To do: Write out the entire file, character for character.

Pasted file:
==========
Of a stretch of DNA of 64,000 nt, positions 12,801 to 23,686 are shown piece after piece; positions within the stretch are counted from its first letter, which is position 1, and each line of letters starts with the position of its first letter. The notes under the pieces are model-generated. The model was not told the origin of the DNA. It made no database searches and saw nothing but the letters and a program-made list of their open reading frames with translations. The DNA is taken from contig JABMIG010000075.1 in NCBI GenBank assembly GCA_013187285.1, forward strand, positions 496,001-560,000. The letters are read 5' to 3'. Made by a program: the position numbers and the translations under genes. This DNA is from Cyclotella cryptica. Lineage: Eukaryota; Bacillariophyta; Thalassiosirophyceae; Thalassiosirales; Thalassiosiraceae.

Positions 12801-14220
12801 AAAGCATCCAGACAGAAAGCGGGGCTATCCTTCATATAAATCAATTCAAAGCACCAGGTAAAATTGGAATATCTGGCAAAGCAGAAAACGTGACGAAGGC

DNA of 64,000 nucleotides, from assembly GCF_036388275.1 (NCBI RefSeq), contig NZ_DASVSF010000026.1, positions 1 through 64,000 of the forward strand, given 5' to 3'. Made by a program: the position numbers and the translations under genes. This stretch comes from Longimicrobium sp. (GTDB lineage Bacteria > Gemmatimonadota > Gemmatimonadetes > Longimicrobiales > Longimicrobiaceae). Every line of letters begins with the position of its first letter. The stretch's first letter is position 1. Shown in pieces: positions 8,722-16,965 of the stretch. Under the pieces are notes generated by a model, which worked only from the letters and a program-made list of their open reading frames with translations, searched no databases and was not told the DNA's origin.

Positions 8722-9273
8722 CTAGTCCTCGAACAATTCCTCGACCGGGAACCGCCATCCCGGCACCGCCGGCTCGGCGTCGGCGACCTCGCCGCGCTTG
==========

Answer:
Of a stretch of DNA of 64,000 nt, positions 12,801 to 23,686 are shown piece after piece; positions within the stretch are counted from its first letter, which is position 1, and each line of letters starts with the position of its first letter. The notes under the pieces are model-generated. The model was not told the origin of the DNA. It made no database searches and saw nothing but the letters and a program-made list of their open reading frames with translations. The DNA is taken from contig JABMIG010000075.1 in NCBI GenBank assembly GCA_013187285.1, forward strand, positions 496,001-560,000. The letters are read 5' to 3'. Made by a program: the position numbers and the translations under genes. This DNA is from Cyclotella cryptica. Lineage: Eukaryota; Bacillariophyta; Thalassiosirophyceae; Thalassiosirales; Thalassiosiraceae.

Positions 12801-14220
12801 AAAGCATCCAGACAGAAAGCGGGGCTATCCTTCATATAAATCAATTCAAAGCACCAGGTAAAATTGGAATATCTGGCAAAGCAGAAAACGTGACGAAGGC

DNA of 64,000 nucleotides, from assembly GCF_036388275.1 (NCBI RefSeq), contig NZ_DASVSF010000026.1, positions 1 through 64,000 of the forward strand, given 5' to 3'. Made by a program: the position numbers and the translations under genes. This stretch comes from Longimicrobium sp. (GTDB lineage Bacteria > Gemmatimonadota > Gemmatimonadetes > Longimicrobiales > Longimicrobiaceae). Every line of letters begins with the position of its first letter. The stretch's first letter is position 1. Shown in pieces: positions 8,722-16,965 of the stretch. Under the pieces are notes generated by a model, which worked only from the letters and a program-made list of their open reading frames with translations, searched no databases and was not told the DNA's origin.

Positions 8722-9273
8722 CTAGTCCTCGAACAATTCCTCGACCGGGAACCGCCATCCCGGCACCGCCGGCTCGGCGTCGGCGACCTCGCCGCGCTTG